Migraine is an age-old and often debilitating condition. Here, Oliver Sacks offers at once a medical account of its occurence and management; an exploration of its physical, physiological and psychological underpinnings and consequences; and a meditation on the nature and experience of health and illness.
- Why self-motivated and successful people are prone to Tension Myoneural Syndrome (TMS)
- How anxiety and repressed anger trigger muscle spasms
- How people condition themselves to accept back pain as inevitable
Based on breakthrough results from the newest scientifically proven research, this guide offers back-pain sufferers real relief--simple exercises that target the exact muscles that have been newly identified to be the source of most back pain.
If you are one of the millions who suffer from recurring back pain, and have found that your attempts at complicated and time-consuming exercise programs and treatments have not helped, it's time to learn the simple techniques that strengthen the specific muscles that are at the root of your pain. Start living free from pain now
When physical therapist Jim Johnson reviewed the back-pain studies in peer-reviewed medical journals published over the past fifteen years, he found that the research suggested that a specific set of muscles played a key role in a great majority of back-pain incidences. The results showed that most back-pain sufferers have undeveloped multifidus (mull-tiff-i-dus) muscles. These muscles connect the spinal vertebrae together and play a subtle, but critical, role in bending and twisting motions of the back. If they are weak, inflamed, or in spasm, they can cause chronic back pain. In response to these findings, Johnson devised a simple series of exercises that focus on strengthening the multifidus muscles--and had fabulous results in reducing back pain for a variety of patients.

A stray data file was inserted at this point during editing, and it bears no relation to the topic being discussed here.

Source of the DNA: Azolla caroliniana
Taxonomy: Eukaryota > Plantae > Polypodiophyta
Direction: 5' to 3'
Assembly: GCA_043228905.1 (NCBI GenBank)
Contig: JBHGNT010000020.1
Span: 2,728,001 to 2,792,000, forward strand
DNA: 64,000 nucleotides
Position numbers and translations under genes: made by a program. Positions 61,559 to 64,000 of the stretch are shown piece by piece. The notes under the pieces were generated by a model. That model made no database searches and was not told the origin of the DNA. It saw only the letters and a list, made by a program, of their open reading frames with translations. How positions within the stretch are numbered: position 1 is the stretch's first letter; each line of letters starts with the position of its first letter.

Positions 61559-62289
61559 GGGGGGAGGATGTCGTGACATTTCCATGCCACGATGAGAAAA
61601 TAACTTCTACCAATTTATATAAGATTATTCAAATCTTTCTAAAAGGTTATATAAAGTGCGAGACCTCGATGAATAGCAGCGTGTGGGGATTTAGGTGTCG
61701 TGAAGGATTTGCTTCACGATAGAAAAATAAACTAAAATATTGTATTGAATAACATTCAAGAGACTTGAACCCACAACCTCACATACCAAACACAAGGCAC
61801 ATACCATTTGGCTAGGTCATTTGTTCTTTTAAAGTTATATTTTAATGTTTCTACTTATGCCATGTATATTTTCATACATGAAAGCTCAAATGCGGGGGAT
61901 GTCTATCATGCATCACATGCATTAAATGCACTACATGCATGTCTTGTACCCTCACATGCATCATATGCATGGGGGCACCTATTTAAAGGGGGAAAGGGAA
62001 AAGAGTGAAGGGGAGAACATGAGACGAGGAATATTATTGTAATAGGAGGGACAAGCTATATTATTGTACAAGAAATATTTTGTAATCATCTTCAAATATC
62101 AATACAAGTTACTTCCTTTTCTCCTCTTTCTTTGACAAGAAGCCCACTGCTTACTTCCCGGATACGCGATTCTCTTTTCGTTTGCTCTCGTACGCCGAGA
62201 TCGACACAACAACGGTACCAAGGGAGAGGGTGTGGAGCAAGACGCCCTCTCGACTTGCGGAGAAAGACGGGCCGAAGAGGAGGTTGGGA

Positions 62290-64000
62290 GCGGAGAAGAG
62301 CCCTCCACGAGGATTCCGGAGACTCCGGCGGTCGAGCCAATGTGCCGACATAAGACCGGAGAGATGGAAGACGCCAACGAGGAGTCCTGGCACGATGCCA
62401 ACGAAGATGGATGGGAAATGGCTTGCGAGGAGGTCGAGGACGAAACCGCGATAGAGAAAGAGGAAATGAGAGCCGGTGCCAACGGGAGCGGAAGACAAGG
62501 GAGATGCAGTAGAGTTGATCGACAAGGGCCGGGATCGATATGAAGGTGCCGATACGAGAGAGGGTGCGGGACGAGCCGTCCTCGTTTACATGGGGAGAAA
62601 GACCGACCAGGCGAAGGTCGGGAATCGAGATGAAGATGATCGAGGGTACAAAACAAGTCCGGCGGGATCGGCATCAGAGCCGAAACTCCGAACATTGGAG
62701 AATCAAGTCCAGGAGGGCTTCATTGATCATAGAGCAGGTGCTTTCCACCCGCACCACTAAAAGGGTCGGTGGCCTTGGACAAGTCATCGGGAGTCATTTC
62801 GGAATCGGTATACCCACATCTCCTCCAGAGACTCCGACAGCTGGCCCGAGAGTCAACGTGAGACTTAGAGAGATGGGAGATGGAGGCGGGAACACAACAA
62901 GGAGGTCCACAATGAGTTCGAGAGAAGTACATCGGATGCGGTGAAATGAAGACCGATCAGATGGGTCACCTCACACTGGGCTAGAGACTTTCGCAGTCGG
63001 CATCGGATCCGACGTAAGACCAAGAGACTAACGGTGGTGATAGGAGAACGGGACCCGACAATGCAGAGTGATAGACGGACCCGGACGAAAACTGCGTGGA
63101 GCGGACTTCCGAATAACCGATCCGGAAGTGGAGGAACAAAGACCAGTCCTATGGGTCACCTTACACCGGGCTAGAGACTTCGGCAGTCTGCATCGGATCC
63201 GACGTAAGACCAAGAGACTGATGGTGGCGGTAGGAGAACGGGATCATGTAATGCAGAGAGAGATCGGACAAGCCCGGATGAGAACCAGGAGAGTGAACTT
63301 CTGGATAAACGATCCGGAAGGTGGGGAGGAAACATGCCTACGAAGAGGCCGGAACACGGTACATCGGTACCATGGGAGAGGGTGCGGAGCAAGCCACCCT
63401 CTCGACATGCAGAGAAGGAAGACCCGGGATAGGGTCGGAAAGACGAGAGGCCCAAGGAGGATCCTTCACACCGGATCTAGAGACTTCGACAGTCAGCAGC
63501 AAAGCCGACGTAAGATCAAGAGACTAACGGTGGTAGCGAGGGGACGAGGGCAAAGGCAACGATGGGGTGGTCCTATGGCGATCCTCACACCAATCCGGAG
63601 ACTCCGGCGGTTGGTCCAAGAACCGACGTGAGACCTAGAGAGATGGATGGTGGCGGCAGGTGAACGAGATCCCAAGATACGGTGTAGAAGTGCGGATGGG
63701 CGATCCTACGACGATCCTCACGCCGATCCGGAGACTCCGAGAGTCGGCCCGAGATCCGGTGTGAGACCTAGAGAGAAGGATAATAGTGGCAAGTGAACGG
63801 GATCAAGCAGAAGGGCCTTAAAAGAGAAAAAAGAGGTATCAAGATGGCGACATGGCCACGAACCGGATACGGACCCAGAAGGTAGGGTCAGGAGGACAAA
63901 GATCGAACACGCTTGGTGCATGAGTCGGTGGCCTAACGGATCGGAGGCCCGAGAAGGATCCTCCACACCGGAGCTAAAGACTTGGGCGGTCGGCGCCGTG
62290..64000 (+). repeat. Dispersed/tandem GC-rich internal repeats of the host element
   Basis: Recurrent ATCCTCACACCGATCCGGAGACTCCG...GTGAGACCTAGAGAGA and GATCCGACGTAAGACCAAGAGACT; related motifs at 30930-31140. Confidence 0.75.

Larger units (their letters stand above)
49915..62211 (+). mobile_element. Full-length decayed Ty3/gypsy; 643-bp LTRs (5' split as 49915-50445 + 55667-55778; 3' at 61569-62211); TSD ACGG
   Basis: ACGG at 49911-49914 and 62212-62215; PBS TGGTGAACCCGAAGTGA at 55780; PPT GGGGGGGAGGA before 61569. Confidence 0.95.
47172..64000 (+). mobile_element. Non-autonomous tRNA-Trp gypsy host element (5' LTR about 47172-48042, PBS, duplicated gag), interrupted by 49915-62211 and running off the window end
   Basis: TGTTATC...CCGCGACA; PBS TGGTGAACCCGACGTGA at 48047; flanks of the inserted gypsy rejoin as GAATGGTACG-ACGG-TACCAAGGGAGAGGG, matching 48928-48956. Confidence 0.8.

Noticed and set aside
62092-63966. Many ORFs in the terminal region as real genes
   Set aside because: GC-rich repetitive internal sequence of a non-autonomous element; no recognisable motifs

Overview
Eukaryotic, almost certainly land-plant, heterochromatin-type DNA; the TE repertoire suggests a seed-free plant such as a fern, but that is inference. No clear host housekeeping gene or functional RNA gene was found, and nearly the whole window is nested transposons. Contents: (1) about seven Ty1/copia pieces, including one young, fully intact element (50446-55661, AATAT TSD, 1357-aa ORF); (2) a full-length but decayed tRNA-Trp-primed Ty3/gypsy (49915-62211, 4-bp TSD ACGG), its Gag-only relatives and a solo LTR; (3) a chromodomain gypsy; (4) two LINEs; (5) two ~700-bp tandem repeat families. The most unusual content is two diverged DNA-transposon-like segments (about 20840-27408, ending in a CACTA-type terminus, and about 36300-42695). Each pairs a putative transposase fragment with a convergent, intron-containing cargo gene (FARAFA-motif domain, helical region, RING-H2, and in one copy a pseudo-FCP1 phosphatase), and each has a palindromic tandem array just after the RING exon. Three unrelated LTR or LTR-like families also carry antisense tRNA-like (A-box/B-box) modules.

In recent years the bestselling Awakenings and The Man Who Mistook His Wife for a Hat have received great critical acclaim, but Oliver Sacks's readers may remember that he began his medical career working with migraine patients. In this new edition of Migraine, he returns to his first book and enriches it with additional case histories, new findings, and practical information.For centuries physicians and migraineurs have been fascinated by the visual hallucinations, or auras, which often precede a migraine and which are similar to those induced by hallucinogenic drugs or deliria. In a remarkable new chapter, illustrated with startling full-color paintings by migraine sufferers, Dr. Sacks draws on recent advances in chaos theory and neural simulation to describe these "hallucinatory constants" and what they reveal about the working of the brain. Another important addition to the 1992 edition discusses newly developed drug therapies for migraine, as well as alternative, nondrug approaches. Only Oliver Sacks's boundless curiosity and rich imagination could yield such a fresh, comprehensive view of one of humankind's oldest afflictions.